But it’s what her character Jean does, with catastrophic consequences, in the drama Crazy Heart, now in theaters.
“Being a mother forces me to be so responsible. I’m very protective, and I try to keep (Ramona) out of this Hollywood stuff,” says Gyllenhaal, 32. “But I make mistakes. I have that tug of wanting things that feel good to me and trying to figure out in what ways I have to sacrifice and what ways she has to sacrifice. I haven’t been perfect at that.”
Gyllenhaal, whose last major film role was in 2008 hit The Dark Knight, says she’s torn between her family life in Brooklyn, where she resides with her husband, Peter Sarsgaard, and Ramona, and the desire to work. It’s why she felt compelled to play novice reporter and single mom Jean in the drama, co-starring Jeff Bridges as a boozing country singer who meets Jean during an interview and ends up bedding her.
“When I got this script, I was in this state of wanting something for me, selfishly, after having sacrificed a lot of things,” Gyllenhaal says. “I felt really hungry — I felt like I’d spent two years mostly focused on my daughter, which was amazing. It changed everything in my life. And then I got this surge of really strong desire to work and do something for me. I couldn’t find a match. When this movie came, the size of it didn’t make any difference to me. I knew I had to do it.”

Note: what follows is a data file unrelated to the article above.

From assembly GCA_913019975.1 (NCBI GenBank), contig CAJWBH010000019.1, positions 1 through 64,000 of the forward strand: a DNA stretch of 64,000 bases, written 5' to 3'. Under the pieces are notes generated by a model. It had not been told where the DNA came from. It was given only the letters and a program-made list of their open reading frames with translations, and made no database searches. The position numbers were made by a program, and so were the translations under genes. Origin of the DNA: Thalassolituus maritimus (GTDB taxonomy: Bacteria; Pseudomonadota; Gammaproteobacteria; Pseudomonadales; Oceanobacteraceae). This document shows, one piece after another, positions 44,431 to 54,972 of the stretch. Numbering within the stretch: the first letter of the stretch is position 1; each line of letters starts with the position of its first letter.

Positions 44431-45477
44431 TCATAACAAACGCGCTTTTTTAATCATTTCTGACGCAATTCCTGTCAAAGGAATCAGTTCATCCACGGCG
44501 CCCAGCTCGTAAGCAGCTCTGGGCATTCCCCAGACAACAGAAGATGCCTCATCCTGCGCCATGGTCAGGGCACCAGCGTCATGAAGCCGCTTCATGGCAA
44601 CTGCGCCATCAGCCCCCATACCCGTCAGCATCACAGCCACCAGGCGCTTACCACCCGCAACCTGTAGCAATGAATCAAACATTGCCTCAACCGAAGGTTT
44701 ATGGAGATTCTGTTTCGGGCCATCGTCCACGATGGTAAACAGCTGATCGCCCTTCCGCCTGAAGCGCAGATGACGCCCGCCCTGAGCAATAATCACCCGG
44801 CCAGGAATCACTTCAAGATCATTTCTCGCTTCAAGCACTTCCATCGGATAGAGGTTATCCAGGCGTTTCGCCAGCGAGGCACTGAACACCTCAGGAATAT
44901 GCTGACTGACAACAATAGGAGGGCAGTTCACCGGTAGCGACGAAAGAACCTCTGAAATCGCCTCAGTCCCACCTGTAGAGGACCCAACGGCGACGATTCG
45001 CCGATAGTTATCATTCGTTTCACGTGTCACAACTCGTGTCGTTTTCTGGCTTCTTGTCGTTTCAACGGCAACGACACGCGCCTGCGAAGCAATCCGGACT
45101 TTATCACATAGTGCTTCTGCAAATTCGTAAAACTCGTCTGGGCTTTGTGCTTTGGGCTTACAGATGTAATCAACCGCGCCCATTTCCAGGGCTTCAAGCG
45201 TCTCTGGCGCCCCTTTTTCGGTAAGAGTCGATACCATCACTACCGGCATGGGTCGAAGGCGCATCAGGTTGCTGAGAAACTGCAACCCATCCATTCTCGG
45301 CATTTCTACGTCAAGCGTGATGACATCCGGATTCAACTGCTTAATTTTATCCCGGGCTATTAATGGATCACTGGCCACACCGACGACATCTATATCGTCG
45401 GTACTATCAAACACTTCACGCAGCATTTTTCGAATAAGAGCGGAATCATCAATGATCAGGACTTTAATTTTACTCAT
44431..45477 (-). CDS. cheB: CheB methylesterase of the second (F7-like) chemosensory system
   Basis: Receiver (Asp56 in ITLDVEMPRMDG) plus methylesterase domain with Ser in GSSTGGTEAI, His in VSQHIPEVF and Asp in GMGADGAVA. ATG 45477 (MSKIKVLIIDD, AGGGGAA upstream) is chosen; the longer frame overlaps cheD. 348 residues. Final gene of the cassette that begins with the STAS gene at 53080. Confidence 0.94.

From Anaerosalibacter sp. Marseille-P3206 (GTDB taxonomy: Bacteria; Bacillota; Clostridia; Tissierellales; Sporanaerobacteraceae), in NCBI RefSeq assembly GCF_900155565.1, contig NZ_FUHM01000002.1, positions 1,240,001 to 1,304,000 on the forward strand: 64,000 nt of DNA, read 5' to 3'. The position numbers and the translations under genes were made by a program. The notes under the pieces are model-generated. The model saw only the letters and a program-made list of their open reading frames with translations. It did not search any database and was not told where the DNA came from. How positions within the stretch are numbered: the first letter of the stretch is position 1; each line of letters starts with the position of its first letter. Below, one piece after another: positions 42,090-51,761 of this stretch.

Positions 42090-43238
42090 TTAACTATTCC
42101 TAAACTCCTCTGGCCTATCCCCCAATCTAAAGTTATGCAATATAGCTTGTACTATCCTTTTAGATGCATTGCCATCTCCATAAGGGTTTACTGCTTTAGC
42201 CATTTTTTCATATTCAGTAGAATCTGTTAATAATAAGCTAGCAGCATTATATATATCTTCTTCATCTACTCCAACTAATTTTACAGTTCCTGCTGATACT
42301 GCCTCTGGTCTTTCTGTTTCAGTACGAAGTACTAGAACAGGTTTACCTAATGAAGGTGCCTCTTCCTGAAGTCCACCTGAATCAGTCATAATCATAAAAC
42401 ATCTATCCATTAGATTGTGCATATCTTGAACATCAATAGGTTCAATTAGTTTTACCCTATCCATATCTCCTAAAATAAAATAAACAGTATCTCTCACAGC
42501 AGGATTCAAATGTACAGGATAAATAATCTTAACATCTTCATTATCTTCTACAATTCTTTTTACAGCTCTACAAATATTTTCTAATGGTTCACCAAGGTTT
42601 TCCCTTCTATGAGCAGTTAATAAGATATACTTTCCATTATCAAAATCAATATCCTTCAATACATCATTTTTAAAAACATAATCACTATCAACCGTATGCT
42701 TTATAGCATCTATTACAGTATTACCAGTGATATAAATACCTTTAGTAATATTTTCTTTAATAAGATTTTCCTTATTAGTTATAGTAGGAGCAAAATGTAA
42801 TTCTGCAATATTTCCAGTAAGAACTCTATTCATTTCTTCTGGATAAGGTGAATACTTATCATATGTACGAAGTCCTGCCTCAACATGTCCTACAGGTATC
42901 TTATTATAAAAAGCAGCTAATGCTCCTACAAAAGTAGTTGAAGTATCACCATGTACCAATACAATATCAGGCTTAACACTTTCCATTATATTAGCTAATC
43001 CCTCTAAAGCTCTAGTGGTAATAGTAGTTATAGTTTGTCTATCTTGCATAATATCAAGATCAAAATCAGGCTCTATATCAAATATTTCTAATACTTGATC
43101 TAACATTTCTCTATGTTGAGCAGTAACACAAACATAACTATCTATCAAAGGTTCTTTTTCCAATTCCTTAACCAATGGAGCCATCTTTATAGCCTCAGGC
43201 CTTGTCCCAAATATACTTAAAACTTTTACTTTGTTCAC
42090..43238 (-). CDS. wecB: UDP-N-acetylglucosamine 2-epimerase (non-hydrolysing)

Jean, Gyllenhaal muses, “was having the same feelings. After four years of raising this kid basically by herself, I think she’s in an emergency state of where I was — just give me something for me, just a little something. She doesn’t care if it’s bad for her. He makes her feel like a woman.”
Bridges says that like Jean, Gyllenhaal is both fragile and ferocious. The two first met at the December 2003 Manhattan premiere of Gyllenhaal’s movie Mona Lisa Smile, where Bridges told the actress they’d work together someday.
“With Maggie, there’s a tenderness and sensitivity for herself and others. She’s very open and sweet, and then she has a tough side, too, that is protective of her tenderness,” Bridges says.
In person, Gyllenhaal used to be cool and somewhat standoffish. Today, she’s a different person: sweeter, gentler, gigglier and far more approachable. She attributes the change to growing up and becoming a mom.
In her 20s, Gyllenhaal says, “I thought the idea was to be as strong as you could in my work, in my life. To just be fierce and bold. I don’t think that anymore. I’ve gotten softer.
“You have to be so brave to feel your feelings. You have to have a different kind of strength to reveal the ways in which you’re weak and the things you’re ashamed of. And I think Jean has more of that than anyone I’ve played.”
“I want to be her when I grow up. Emma was the one who said to me — when I was a newlywed, I had no nanny and I was working on this movie — she said, ‘You have to let yourself drop the ball. Human beings do that. If you don’t, some really important part of you won’t survive.’ She wrote it to me in a text. I think about it all the time,” Gyllenhaal says.
She and her husband (currently starring in An Education) do their best to juggle thriving careers and work on movies only when the other isn’t working. But she concedes that because they don’t have the power of, say, Brad Pitt and Angelina Jolie, striking a balance is tough.
“Peter came with me when I shot Nanny McPhee the whole summer. We’d just gotten married, so it was great that we got to be together. We both have turned things down when we just couldn’t keep our family life healthy.”